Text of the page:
Similar to patients treated with LASIK, all patients who had FLEx were treated for dry eye symptoms within the first 3 months after the procedure.9 No further treatment was required thereafter. This is in line with published data on corneal sensitivity: postoperative alteration of corneal sensitivity was similar after FLEx surgery compared to femtosecond laser–assisted LASIK vision correction.22 No late side effects were detected in our long-term investigation.
Visual outcomes in the current study also echo the previous literature. No patients lost two or more lines of CDVA. Some of the patients have now reached the age where cataract formation is responsible for some reduction in visual acuity. Therefore, the problem of intraocular lens calculation after refractive surgery is being addressed by our research group.
Limitations of the current study include the limited number of eyes. Some of the original 108 eyes were lost to follow-up. Furthermore, due to the design of the initial “proof of principle” study in 2006–2007, we can only compare data that were collected in the first study 10 years ago; we therefore cannot give data on some interesting questions. In a study by Wu and Wang,23 FLEx refractive surgery induced significantly higher coma than LASIK. In another study, FLEx showed significantly less induction of higher order aberrations after 1 year.24 A relatively small optical zone might be the reason because it was reported that a smaller optical zone could result in complaints about optical quality.25 Previous studies on photorefractive keratectomy and LASIK indicated that the optical zone had a significant impact on higher order aberrations.26,27 Furthermore, decentration might play an important role and there is a need for further research.28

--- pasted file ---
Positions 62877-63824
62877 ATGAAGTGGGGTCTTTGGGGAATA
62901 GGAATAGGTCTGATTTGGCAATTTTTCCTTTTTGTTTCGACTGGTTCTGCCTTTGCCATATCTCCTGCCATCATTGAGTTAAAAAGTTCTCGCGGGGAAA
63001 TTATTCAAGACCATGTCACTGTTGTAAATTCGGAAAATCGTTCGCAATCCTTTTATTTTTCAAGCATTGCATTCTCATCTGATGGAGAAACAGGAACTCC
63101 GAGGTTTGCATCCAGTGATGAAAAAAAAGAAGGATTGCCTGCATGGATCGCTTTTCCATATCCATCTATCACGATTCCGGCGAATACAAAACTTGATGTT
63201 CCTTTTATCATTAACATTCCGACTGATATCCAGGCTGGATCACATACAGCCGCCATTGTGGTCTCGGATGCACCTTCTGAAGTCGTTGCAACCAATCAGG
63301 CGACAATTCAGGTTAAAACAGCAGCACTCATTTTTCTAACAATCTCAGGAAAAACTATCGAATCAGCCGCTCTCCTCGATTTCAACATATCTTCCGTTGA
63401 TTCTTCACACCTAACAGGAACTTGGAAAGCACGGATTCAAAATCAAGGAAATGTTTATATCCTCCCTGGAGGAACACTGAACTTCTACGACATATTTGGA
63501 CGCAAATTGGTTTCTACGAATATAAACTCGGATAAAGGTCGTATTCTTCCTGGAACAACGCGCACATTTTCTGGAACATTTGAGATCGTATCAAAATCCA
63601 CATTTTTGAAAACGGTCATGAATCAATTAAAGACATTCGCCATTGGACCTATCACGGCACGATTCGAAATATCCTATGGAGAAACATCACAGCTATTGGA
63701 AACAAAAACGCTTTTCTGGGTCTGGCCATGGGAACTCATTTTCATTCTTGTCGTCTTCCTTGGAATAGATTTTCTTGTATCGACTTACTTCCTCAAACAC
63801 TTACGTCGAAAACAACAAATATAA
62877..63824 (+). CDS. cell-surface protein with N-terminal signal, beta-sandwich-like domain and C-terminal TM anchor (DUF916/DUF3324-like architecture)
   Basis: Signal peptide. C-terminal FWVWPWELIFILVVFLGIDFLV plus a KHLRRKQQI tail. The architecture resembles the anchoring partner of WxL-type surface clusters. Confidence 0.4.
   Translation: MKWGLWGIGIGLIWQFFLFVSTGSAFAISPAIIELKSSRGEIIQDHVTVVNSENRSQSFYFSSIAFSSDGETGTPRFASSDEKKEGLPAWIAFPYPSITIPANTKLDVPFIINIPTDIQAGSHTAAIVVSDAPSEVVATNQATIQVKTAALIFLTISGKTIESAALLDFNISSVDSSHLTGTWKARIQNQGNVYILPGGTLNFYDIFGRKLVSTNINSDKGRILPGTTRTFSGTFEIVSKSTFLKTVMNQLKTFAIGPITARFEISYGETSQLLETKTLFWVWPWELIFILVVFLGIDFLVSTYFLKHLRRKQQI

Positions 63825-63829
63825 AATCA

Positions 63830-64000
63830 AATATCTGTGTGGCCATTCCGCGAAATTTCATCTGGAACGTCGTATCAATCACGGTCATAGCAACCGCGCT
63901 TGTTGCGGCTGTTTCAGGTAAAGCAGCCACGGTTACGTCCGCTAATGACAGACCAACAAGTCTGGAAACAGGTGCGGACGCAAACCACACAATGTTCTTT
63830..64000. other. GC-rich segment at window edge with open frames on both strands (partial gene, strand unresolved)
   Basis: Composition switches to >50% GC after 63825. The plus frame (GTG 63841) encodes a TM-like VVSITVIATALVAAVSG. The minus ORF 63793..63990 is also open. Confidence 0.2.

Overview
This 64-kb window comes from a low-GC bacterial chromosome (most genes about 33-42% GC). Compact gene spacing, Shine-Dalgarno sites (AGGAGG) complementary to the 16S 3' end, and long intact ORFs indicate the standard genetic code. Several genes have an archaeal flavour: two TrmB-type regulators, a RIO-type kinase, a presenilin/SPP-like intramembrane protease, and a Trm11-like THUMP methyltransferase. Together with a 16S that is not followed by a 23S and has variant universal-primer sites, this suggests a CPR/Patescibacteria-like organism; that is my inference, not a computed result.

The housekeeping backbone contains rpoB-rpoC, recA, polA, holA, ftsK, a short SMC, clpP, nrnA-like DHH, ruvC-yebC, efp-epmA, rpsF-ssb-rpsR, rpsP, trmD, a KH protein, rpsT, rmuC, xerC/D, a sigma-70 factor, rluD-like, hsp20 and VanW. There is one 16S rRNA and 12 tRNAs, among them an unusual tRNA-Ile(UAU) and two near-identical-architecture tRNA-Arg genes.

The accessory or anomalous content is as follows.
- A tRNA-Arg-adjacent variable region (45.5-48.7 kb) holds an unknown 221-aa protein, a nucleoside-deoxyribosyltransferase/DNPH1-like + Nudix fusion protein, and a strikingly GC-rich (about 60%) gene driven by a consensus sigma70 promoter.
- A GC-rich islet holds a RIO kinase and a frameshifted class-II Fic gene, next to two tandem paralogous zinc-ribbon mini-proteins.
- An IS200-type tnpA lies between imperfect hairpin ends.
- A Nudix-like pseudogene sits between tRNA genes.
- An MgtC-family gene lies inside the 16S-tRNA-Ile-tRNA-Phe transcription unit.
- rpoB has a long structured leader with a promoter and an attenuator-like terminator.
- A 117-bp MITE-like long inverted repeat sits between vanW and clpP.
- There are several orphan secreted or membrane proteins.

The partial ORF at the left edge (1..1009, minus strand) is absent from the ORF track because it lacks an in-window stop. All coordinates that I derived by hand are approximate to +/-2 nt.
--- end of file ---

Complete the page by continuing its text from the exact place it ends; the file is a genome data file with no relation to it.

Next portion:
These first 10-year outcomes of FLEx refractive surgery produced results that were remarkably stable and without any late complications. Because FLEx has gained worldwide popularity since the introduction of the flap-free SMILE technique, the current investigation might alleviate remaining concerns among surgeons in terms of stability and late complications of this new treatment modality.
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- Alió JL, Muftuoglu O, Ortiz D, et al. Ten-year follow-up of laser in situ keratomileusis for myopia of up to -10 diopters. Am J Ophthalmol. 2008;145(1):46–54. doi:10.1016/j.ajo.2007.09.010 [CrossRef]
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- Sekundo W, Kunert K, Russmann C, et al. First efficacy and safety study of femtosecond lenticule extraction for the correction of myopia: six-month results. J Cataract Refract Surg. 2008;34(9):1513–1520. doi:10.1016/j.jcrs.2008.05.033 [CrossRef]18721712
- Blum M, Kunert KS, Schröder M, Sekundo W. Femtosecond lenticule extraction (FLEx) for the correction of myopia: 6 months results. Graefes Arch Clin Exp Ophthalmol. 2010;248:1019–1027. doi:10.1007/s00417-009-1293-1 [CrossRef]20130899
- Blum M, Kunert KS, Engelbrecht C, Dawczynski J, Sekundo W. Femtosecond lenticule extraction (FLEx): results after 12 months in myopic astigmatism [article in German]. Klin Monatsbl Augenheilkd. 2010;227(12):961–965. doi:10.1055/s-0029-1245894 [CrossRef]21157666
- Blum M, Flach A, Kunert KS, Sekundo W. Five-year results of refractive lenticule extraction. J Cataract Refract Surg. 2014;40(9):1425–1429. doi:10.1016/j.jcrs.2014.01.034 [CrossRef]25135533
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- Sekundo W, Kunert K, Blum M. Small incision femtosecond lenticule extraction (SMILE) for the correction of myopia and myopic astigmatism: results of a 6 months prospective study. Br J Ophthalmol. 2011;95:335–339. doi:10.1136/bjo.2009.174284 [CrossRef]